1. Not finding help here? Sign up for a free 30min tutor trial with Chegg Tutors
    Dismiss Notice
Dismiss Notice
Join Physics Forums Today!
The friendliest, high quality science and math community on the planet! Everyone who loves science is here!

Point charge formula and set-up

  1. Feb 7, 2008 #1
    I just have a general question. Coulomb's Law is ...

    [tex]F=\frac{k\cdot |q_1||q_2|}{r^2}[/tex]

    Ok, solving this question ...

    Three point charges are arranged along the x-axis. Charge [tex]q_1=+3.00\mu C[/tex] is at the origin, and charge [tex]q_2=-5.00\mu C[/tex] is at [tex]0.200 m[/tex]. Charge [tex]q_3=-8.00\mu C[/tex]. Where is [tex]q_3[/tex] located if the net force on [tex]q_1[/tex] is [tex]7.00 N[/tex] in the -x direction?

    In the set-up, why is that in order to solve for the correct answer. I ignore the absolute value?

    [​IMG]
     
  2. jcsd
  3. Feb 7, 2008 #2
    The charge sign (+ or -) has a direction in respect to the unit vector r. What you're using is a cartesian coordinate system. To deal with this, get the magnitude of Fe between each charge and simply put a + or - in front depending on what the direction of the force is.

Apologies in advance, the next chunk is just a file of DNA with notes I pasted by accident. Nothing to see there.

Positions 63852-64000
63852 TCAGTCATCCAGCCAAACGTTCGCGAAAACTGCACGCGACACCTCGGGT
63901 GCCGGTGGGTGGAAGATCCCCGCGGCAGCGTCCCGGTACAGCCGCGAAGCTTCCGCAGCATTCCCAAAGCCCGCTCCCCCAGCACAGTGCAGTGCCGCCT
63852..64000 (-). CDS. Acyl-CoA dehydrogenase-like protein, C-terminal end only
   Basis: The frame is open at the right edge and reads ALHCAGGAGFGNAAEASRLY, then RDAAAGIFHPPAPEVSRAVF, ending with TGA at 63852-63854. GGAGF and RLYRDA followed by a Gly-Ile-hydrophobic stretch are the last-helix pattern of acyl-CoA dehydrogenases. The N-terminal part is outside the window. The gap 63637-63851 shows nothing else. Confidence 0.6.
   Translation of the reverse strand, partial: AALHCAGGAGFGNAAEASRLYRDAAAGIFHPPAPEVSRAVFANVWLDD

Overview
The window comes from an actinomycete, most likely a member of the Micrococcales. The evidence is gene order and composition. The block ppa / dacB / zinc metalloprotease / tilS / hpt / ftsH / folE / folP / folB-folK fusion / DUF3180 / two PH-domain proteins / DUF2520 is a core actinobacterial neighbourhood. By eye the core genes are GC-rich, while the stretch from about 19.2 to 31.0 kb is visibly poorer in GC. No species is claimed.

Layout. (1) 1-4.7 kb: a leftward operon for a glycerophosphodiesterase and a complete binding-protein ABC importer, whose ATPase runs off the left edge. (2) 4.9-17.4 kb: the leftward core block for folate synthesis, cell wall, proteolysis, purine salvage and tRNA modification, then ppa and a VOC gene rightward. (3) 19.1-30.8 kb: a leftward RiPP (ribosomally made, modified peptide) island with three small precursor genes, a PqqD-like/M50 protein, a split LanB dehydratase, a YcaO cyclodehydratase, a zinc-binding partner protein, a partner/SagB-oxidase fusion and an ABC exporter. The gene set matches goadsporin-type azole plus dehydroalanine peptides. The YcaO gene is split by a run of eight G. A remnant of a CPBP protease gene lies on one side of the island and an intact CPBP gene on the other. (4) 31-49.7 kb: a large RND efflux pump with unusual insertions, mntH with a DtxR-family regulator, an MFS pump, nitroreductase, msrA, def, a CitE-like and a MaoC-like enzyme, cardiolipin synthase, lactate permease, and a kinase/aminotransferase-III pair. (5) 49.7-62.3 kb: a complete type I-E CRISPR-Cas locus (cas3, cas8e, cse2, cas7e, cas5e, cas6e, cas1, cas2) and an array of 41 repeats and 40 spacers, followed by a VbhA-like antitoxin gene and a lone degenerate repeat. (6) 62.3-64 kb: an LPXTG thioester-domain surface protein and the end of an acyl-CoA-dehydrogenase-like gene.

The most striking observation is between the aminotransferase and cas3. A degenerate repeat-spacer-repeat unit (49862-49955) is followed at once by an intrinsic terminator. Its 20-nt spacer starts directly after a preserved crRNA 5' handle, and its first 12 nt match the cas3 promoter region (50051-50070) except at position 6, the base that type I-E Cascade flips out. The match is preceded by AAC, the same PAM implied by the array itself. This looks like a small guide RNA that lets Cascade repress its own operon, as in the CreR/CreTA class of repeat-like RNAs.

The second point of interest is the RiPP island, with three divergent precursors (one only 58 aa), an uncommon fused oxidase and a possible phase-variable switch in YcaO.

4. Feb 7, 2008 #3

    rl.bhat

    User Avatar
    Homework Helper

    There is a force of attraction between q1, q2 and q1, q3. So the net force on q1 is the sum or difference of these forces depending on whether they are in the same side or in the opposite side of q1. You will get two answers.
     
Know someone interested in this topic? Share this thread via Reddit, Google+, Twitter, or Facebook

Have something to add?



Similar Discussions: Point charge formula and set-up
  1. Point charges (Replies: 8)

  2. Point charges (Replies: 4)

Loading...